29. The world would be a better place if everyone made the same amount of money
I agree. And the amount should be zero. Didn’t I already answer this one?
30. I believe it would be ideal if everyone in society wound up with roughly the same amount of money
What is this obsession with money? I guess this is a reflection on Harvard. Get over it.
31. People should try to use natural medicines rather than chemically identical human-made ones
What? Sure. Maybe. I suppose if they are identical. Are they cheaper or free? Are they dosage- and quality-controlled? What is the function of the infinitive try to?
32. I believe chastity is an important virtue
Not more virtue. Make it stop. Chastity is defined as the state or practice of refraining from extramarital, or especially from all, sexual intercourse. This would be important why? And how would it be a virtue by any measure?
33. I think obedience to parents is an important virtue
34. I admire people who keep their virginity until marriage
How would I know? Why would I admire them? I understand the traditional and statutory function of marriage, but this anachronistic chattel arrangement doesn’t need to exist.
35. Everyone should defend their country, if called upon
Perhaps we should abolish countries and property. What are the defending—their unique way of life? Their awesome achievements or prospects thereof? The dirt and natural resources? The buildings? Some mythos? Just no. If politicos want to fight for imaginary boundaries, let them fight it out in an old school cage match.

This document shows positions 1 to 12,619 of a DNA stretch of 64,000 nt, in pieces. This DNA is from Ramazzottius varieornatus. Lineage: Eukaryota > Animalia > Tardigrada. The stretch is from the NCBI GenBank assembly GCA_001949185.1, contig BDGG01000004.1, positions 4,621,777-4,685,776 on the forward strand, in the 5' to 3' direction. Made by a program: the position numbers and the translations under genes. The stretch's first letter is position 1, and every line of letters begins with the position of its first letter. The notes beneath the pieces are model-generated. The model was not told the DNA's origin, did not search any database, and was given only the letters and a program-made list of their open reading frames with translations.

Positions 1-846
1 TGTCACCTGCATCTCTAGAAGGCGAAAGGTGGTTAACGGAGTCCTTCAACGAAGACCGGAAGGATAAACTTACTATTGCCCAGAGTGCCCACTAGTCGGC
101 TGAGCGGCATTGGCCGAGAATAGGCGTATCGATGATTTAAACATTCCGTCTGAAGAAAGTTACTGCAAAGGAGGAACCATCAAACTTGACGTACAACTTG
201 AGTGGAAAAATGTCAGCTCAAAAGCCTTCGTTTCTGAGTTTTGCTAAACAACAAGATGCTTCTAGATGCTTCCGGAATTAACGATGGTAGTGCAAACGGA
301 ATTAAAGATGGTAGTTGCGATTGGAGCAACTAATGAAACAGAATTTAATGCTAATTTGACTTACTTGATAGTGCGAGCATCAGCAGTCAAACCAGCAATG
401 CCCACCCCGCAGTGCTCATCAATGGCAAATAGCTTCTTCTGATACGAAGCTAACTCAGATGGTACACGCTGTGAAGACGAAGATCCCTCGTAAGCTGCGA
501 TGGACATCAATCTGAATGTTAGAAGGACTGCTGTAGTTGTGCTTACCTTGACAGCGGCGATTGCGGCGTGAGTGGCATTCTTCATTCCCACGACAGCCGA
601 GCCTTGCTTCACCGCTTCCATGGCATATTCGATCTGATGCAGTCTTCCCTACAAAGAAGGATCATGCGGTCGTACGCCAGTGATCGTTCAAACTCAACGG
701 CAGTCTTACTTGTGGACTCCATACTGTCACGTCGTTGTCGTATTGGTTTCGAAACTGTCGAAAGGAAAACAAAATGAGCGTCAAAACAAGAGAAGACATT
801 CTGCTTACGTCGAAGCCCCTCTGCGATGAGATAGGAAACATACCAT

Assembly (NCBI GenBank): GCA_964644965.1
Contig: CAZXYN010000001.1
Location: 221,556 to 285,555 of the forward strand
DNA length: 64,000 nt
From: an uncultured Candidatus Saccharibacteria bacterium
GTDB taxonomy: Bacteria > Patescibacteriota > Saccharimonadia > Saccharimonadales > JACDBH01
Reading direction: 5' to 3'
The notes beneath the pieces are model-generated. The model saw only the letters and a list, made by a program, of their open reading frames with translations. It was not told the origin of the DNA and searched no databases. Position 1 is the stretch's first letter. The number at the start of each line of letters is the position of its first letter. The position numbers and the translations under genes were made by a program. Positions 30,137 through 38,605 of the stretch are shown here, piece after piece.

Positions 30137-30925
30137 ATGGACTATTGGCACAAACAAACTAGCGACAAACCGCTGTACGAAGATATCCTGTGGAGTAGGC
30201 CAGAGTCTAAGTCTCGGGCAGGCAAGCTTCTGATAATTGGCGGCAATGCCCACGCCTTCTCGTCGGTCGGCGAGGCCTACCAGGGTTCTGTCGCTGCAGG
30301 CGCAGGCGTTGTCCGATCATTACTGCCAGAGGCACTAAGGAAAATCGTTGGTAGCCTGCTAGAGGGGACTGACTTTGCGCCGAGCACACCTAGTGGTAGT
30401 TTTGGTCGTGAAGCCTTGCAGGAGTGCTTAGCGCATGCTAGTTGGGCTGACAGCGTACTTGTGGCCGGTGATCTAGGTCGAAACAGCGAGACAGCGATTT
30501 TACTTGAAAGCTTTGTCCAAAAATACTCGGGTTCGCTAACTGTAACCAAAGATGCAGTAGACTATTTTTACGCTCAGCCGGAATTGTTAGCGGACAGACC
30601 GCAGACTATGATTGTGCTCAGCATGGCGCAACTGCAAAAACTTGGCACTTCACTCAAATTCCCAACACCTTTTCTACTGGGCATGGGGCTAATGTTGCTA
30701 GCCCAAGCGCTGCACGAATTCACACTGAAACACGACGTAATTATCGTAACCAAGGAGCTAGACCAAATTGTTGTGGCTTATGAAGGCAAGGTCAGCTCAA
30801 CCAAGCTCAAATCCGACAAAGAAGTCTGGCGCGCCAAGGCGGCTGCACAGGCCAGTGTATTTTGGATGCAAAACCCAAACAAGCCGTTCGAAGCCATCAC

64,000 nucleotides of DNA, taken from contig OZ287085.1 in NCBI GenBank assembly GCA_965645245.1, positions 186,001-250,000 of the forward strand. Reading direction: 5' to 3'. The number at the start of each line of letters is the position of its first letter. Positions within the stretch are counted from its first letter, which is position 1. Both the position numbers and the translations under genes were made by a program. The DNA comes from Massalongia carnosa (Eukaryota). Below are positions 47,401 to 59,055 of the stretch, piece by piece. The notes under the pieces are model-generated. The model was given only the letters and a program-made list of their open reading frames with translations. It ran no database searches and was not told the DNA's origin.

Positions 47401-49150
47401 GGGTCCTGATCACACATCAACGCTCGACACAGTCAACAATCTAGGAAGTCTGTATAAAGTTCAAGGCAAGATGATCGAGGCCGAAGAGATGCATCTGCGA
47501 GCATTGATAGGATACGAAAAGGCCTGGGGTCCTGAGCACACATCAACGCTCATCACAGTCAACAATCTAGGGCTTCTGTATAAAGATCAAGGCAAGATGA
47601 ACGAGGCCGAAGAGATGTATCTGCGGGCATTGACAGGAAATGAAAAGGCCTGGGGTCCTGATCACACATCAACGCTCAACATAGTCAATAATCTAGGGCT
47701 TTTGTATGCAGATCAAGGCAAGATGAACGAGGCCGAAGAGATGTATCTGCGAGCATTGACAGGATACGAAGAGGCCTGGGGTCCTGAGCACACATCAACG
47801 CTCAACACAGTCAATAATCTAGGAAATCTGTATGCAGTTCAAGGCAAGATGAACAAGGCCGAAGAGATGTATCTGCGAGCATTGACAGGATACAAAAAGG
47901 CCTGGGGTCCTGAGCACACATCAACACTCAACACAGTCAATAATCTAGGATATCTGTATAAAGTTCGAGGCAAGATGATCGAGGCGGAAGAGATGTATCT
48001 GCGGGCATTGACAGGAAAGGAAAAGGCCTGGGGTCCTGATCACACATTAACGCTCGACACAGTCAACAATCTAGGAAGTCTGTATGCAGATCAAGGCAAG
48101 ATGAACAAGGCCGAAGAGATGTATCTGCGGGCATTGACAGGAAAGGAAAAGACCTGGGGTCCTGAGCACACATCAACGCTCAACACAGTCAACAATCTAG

36. If I found out that an acquaintance had an unusual but harmless sexual fetish I would feel uneasy about them
Define harmless. Does this fetish involve me? If not, I don’t care. Might I roll my eyes? Perhaps. Might I laugh? Sure.
Having commented in some form or fashion on each of these questions, I can remain unmoral. Morality is an exercise in mental masturbation and power. As should be obvious by now, morality presumes that one subscribes to some underlying and supposed metanarratives.
In the end, reflecting upon other sources, a certain sense of what might be considered to be a moral compass may be present in infants and children, but these can be (and are) manipulated through education, books, entertainment from TV and movies to sports to civic instruction and all sorts of propaganda. So, the point that wee folk have propensities for certain behaviours is all well and good, but this feels an awful like confirmation bias in full view. Of course, it might be considered to be immoral to raise classless, less judgmental children especially if they make choices different to the leaders.